Have you ever wondered how some television preachers can deliver a lengthy sermon without ever looking at notes or at a teleprompter? You would think they are assisted by some heavenly or divine intervention. How do they memorize every word and every sentence? And do it week after week? I’m thinking of Pastor Hughes of Church of the Rock. What about rapid-fire speakers who don’t proclaim a religious message? How do they do it?
I was fascinated listening to keynote speaker Doug Griffiths at the annual general meeting of the OFA in November. He delivered a stimulating and entertaining speech on 13 Ways to Kill Your Community, focusing on the importance of building communities from within. He was allotted 90 minutes and went 10 minutes overtime talking non-stop without looking at notes or sipping water. He didn’t stand at a podium, but walked in front of the stage by the audience. He could have gone longer except Ernie Hardeman, Ontario’s Agriculture Minister, was sitting in the wings and was the next speaker. When Hardeman came to the podium he said he was in awe how the previous speaker performed. I’m sure all 300 people in the room were in awe.
Griffiths is a former school teacher and a former member of the Legislative Assembly of Alberta. He was a candidate for the leadership of the PC Party in 2011. He is the president and CEO of 13 Ways, Inc. a company he founded to provide consultation to struggling North American communities.
Griffiths’s number one point of his 13 Ways to Kill Your Community was forgetting about the importance of good water and pointed out what happened in Walkerton. Many of his points reflect building walls, rejecting change, and staying in the past. Here are the 13 points:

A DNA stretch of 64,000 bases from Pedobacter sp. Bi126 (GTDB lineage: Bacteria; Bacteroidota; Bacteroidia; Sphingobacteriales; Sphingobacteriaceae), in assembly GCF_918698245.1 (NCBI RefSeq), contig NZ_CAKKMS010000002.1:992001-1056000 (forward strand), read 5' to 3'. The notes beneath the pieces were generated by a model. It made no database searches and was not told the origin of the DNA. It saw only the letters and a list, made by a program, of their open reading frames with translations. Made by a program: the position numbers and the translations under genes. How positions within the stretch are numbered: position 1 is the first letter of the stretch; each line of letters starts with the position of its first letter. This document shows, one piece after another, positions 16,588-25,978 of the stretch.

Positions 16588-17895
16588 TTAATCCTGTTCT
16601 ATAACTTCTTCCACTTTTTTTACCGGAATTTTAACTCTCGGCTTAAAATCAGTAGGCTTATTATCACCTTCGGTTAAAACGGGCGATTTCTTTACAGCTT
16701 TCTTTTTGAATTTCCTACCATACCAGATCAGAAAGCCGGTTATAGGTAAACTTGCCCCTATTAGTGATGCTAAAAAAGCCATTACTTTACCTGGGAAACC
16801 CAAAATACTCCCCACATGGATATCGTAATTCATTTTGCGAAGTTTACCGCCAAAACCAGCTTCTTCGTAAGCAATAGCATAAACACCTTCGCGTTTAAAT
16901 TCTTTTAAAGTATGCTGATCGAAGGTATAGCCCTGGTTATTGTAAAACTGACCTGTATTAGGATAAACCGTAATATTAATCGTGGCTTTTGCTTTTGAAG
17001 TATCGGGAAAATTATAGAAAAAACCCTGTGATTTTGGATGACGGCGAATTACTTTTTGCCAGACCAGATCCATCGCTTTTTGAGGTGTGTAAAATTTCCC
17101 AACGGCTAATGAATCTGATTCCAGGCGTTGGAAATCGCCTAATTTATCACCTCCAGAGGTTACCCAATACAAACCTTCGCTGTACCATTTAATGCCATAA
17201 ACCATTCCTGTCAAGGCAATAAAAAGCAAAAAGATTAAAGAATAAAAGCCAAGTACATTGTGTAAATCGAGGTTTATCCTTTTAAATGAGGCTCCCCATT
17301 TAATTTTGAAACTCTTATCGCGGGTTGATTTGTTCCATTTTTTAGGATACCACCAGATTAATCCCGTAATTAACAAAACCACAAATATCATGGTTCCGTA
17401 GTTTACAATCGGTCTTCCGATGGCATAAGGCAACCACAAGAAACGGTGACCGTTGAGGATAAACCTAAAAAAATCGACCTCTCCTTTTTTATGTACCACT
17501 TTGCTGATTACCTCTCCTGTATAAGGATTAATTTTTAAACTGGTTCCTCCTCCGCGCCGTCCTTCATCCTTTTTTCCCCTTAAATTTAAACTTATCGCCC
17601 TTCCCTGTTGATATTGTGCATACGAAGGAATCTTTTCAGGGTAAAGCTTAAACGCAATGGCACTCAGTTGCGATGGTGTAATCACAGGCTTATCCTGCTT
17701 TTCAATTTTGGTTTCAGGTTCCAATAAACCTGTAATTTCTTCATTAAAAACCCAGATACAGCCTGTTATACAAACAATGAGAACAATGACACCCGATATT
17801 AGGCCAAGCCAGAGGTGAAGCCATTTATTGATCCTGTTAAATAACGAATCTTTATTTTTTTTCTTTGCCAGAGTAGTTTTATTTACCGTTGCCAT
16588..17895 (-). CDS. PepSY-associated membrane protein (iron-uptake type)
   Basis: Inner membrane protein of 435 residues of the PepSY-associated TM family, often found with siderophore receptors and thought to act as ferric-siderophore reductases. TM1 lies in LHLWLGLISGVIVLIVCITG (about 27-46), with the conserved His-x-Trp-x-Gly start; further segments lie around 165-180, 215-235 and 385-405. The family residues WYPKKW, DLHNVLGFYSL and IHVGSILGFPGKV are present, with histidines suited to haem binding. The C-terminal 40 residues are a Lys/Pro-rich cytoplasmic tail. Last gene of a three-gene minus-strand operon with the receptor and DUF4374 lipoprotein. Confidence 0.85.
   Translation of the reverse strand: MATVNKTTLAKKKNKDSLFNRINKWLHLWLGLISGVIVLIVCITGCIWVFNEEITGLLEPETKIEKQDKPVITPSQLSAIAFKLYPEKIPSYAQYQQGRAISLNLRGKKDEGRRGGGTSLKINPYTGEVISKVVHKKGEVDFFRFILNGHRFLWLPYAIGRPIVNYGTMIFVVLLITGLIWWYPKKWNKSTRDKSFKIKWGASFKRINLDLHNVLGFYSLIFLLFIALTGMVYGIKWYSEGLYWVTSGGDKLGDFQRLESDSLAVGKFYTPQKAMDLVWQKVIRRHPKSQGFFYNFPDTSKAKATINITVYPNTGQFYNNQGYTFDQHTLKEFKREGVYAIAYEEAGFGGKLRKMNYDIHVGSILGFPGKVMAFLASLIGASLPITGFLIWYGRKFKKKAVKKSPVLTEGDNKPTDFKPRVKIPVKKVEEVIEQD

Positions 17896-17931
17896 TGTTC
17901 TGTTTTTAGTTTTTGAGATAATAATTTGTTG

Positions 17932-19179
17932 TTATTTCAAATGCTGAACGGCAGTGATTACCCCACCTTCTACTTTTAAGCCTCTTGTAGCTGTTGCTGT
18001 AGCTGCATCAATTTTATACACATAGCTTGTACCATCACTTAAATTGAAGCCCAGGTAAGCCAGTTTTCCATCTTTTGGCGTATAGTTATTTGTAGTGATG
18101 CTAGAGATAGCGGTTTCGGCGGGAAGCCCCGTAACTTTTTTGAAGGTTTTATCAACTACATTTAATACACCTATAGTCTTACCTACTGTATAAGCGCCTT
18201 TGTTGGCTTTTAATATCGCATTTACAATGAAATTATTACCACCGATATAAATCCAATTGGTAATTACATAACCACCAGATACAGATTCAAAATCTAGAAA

1. Forget the water, both the quality
2. Don’t attract business, especially
the ones that will compete with you.
3. Don’t engage youth.
4. Deceive yourself.
5. Shop elsewhere
6. Don’t paint
7. Don’t co-operate
8. Live in the past
9. Shut out the seniors
10. Reject everything new
11. Ignore outsiders
12. Grow complacent
13. Don’t take responsibility
The 13 Ways to Kill Your Community could also apply to your farm if you don’t want to change with the times. How many farmers do you know who will trade in their truck every two or three years so they drive the latest and finest truck on the market, but they still have barns and sheds from the horse-and-buggy era? They wouldn’t think of tearing down the old dilapidated buildings and putting up something useful for today.
Last summer I chatted with a farmer my age who said he hoped his son or a grandson would someday take over the farm and keep it in the family name. Here was a farmer with some beef cattle who farmed almost the same as his father did. The house was big and from the early 1900s. The buildings were from the same era and sagging sheds sat there, full of junk. The man drove a new model truck but the tractors and machinery were all old. He hadn’t done much to spruce up the place during his lifetime of farming. Yet he hoped his son or a grandson would take over the farm. Had the man focused on updating the farm he might be able to entice his son or a grandson to take it over. Why not tear down a drafty house and build a modern bungalow? Old rambling wooden barns that have earned their keep should have been replaced with a modern structure years ago when building costs were still affordable for beef farmers.
Churches that won’t make changes are on the way out. Many have already closed. There are still some rural churches that do not have running water in their church. It’s been that way since the church was built and there’s no way they’re going to heat the church all winter just to keep it frost-free for the water. And what about the churches with a small, aging membership that won’t amalgamate with neighbouring churches of the same faith? Parishioners won’t go to another church farther away because they’ve gone to “their” church all their life. They, too, might be the ones who Doug has been talking about on his lecture circuit.
Maynard van der Galien is a Renfrew-area farmer who turns 70 this month and has been writing columns for 32 years.